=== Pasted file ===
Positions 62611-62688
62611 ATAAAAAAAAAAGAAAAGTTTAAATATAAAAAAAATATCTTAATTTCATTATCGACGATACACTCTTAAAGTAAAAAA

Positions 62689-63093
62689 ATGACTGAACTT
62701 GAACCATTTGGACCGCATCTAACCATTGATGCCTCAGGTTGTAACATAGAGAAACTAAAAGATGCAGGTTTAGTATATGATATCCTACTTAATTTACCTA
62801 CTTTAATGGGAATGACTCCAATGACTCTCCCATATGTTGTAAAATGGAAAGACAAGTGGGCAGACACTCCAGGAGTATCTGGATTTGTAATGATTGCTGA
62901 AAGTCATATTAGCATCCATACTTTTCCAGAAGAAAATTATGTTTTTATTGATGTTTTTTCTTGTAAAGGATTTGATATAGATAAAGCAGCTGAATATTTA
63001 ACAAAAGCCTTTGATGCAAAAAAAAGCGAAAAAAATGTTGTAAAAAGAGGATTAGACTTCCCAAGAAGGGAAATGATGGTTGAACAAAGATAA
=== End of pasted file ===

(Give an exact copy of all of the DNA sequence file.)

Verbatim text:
Positions 62611-62688
62611 ATAAAAAAAAAAGAAAAGTTTAAATATAAAAAAAATATCTTAATTTCATTATCGACGATACACTCTTAAAGTAAAAAA

Positions 62689-63093
62689 ATGACTGAACTT
62701 GAACCATTTGGACCGCATCTAACCATTGATGCCTCAGGTTGTAACATAGAGAAACTAAAAGATGCAGGTTTAGTATATGATATCCTACTTAATTTACCTA
62801 CTTTAATGGGAATGACTCCAATGACTCTCCCATATGTTGTAAAATGGAAAGACAAGTGGGCAGACACTCCAGGAGTATCTGGATTTGTAATGATTGCTGA
62901 AAGTCATATTAGCATCCATACTTTTCCAGAAGAAAATTATGTTTTTATTGATGTTTTTTCTTGTAAAGGATTTGATATAGATAAAGCAGCTGAATATTTA
63001 ACAAAAGCCTTTGATGCAAAAAAAAGCGAAAAAAATGTTGTAAAAAGAGGATTAGACTTCCCAAGAAGGGAAATGATGGTTGAACAAAGATAA